One of the lesser known holidays for March 22nd is the International Day of the Seal. I could only find one reference with any information. Other sites list March 15th as the date for the International Day of Action Against Seal Hunting (or some variation of this name). It is a pity that there is not a more unified effort to settle on a specific date to bring attention to this cause. Canada's harp seal hunt is one of the most brutal spectacles anyone could witness. Thousands of baby seals are bludgeoned senseless, then skinned for their hides, and not all are dead before this is done. The very thought is horrendous. Despite international protest the hunt continues, subsidized by the Canadian government which insists on trying to create a market for a product that is not really necessary. Perhaps if the hunt was left to the native people as a subsistence effort the way it was in the past it might be considered necessary, but if the industry must spend time and effort creating demand for the skins and now the oils of these baby seals then it is time to rethink the value of this business to the Canadian nation.
In 1987 the government of Canada did ban the harvest of "whitecoats", the fluffy white babies often seen in pictures, but this phase only lasts about two weeks -- as soon as this coat is lost the baby seals, now known as "ragged-jackets" like the seal pup above, are fair game. The argument is often made that the seals are plentiful and need to be harvested to keep population levels sustainable, but this still does not justify harvesting baby seals. If the population must be controlled then older animals are the more logical choice for harvest. The seals' habitat can be variable -- some years food is abundant and others it is not. The only way an animal population can remain viable in an uncertain habitat is by producing large numbers of young. In good years many will survive, but in bad years many perish, meaning that there are no excess numbers to keep the population levels up. If there are consecutive years of little food, populations levels could drop quite dramatically and the excess young produced in good food years are the only way the species can survive. The inability to take into account the long-term dynamics of animal populations has led to a number of extinctions over the years, and it is about time that we humans finally learn from our past mistakes. The attitude that the ocean possesses limitless resources must be changed, as it has led to overfishing in the Atlantic Ocean. Overfishing also affects harp seals, as they and the fishing industry harvest some of the same fish species. Rather than trying to put the blame on seals for decreasing fish populations, better regulation of the fishing industry would be a much more effective way to ensure sustainability.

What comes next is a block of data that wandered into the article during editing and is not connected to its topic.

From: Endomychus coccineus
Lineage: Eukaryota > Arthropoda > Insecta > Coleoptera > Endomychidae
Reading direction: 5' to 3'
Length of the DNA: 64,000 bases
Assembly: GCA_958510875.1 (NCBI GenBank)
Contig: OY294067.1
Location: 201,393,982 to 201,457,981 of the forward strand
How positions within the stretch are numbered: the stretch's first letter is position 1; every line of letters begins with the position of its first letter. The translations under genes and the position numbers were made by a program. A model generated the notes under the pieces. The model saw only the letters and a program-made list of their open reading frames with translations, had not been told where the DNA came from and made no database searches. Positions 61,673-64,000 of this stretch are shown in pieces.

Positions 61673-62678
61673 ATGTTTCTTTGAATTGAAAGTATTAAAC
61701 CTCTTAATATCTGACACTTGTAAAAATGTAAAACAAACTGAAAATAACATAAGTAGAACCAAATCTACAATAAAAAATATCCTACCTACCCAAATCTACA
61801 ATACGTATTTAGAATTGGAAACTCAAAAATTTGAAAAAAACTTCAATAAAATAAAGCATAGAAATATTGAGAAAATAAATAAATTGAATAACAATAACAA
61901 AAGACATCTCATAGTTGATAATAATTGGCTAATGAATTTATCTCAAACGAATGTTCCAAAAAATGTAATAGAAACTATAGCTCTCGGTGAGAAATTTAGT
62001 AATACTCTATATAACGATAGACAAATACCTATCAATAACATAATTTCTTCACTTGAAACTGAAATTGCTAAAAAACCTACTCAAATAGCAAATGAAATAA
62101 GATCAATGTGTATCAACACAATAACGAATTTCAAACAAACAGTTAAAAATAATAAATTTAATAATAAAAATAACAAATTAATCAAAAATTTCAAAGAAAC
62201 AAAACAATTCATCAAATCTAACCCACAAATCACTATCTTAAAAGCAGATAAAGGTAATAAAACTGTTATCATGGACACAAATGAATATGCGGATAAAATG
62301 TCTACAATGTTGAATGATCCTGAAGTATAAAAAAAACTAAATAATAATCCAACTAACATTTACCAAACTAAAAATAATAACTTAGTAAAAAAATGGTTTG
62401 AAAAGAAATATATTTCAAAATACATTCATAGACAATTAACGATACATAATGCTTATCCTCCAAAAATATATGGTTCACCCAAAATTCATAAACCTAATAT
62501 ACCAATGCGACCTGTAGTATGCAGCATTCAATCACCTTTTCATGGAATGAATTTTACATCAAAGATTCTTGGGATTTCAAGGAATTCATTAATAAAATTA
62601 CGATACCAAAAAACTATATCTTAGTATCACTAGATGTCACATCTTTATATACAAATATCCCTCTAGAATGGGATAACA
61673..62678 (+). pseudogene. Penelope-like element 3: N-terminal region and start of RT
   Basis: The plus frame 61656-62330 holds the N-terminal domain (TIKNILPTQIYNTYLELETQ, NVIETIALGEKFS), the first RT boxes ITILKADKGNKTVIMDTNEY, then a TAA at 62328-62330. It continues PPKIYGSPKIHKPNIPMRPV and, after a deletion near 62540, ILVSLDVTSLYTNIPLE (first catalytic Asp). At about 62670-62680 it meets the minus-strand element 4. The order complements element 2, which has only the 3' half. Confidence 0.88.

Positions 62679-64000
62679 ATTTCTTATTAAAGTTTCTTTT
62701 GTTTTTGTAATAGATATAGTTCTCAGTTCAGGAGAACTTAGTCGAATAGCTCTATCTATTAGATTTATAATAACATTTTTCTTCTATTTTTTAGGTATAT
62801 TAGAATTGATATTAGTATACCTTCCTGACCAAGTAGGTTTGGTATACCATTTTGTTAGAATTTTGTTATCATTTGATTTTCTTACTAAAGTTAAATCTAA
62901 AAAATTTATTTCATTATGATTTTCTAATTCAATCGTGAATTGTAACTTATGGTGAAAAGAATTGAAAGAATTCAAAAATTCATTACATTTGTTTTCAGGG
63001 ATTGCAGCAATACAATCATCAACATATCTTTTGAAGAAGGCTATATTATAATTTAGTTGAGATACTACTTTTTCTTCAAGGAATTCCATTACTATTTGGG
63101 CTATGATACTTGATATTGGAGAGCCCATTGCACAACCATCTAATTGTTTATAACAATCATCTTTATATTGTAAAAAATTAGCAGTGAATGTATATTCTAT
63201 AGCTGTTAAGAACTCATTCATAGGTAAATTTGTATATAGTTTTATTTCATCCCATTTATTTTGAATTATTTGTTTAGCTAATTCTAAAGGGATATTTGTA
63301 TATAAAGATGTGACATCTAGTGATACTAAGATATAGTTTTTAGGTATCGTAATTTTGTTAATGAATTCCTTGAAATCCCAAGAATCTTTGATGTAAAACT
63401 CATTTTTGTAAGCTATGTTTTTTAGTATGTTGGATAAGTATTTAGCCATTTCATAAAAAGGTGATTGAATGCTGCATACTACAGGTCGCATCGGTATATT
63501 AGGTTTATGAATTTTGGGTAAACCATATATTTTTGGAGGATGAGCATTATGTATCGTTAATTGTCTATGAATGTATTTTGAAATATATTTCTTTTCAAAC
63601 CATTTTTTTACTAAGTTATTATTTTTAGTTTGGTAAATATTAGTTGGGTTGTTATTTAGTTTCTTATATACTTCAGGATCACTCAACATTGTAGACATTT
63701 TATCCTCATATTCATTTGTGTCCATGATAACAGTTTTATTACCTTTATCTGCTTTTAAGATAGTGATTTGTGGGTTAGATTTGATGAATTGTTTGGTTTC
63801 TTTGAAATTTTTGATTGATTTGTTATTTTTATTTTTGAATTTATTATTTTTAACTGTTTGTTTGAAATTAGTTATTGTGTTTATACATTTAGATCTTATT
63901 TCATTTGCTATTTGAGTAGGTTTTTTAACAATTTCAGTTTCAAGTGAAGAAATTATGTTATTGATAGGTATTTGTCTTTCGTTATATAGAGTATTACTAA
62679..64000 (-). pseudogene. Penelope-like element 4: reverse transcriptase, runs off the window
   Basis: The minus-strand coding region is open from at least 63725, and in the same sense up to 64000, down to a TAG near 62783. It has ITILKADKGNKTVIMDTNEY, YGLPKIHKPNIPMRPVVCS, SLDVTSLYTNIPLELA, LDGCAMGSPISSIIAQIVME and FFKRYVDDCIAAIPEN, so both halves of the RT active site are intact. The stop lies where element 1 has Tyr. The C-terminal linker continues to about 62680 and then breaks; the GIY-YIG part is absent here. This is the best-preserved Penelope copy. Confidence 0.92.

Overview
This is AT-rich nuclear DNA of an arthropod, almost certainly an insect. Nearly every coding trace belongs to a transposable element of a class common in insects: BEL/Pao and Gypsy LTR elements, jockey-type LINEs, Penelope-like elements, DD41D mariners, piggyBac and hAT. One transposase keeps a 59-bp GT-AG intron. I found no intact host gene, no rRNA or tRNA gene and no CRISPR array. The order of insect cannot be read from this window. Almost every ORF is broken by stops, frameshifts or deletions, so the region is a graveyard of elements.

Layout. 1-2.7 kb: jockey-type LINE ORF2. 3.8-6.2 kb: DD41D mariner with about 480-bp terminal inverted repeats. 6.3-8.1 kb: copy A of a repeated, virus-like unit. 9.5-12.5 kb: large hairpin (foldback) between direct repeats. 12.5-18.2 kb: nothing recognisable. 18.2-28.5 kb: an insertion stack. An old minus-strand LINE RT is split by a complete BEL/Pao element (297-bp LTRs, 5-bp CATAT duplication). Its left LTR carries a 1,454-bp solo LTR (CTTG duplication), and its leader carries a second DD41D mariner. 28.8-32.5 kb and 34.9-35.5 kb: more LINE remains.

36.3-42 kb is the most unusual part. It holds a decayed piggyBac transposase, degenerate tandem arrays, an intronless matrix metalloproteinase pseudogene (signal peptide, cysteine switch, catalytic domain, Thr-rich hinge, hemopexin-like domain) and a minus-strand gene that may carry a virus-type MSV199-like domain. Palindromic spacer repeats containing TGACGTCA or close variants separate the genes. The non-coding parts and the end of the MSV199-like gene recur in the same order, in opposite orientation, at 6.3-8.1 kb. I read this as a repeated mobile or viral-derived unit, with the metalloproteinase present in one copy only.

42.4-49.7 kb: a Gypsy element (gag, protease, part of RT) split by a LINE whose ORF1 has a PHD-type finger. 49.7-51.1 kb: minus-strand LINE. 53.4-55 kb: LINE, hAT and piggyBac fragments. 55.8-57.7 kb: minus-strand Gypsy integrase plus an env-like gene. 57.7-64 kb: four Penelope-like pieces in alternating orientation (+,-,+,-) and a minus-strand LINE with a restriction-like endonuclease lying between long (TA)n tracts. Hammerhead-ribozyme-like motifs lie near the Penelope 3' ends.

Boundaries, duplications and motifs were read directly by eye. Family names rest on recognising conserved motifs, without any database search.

If you feel as I do that any demand for sealskin coats or seal omega-3 oils (oils which can easily be found from other sources) does not justify this cruel slaughter, there are steps you can take to help end the practice. Three internet sites that have information about seal hunts and what you can do to help end them are Harpseals.org, The Humane Society of the United States, and the International Fund for Animal Welfare. There is even a click-to-give site that will donate to the effort to stop the harp seal slaughter. In addition to donations, you can join the protest by boycotting Canadian seafood. All seafood must be labelled with country of origin, so it should be relatively easy to avoid buying any product from Canada. The seafood industry is much bigger and more important to Canada than the seal hunt, so if enough people participate in the boycott eventually the government of Canada will get the message.
I realize that this is a bit of a soap-box issue for me, and many may feel that other causes are a greater priority. Nevertheless, I do feel the need to bring attention to this cause, especially at this time of year when Canada gears up for yet another baby harp seal hunt. Some day this hunt will be a thing of the past -- I am hoping I will be around to see that!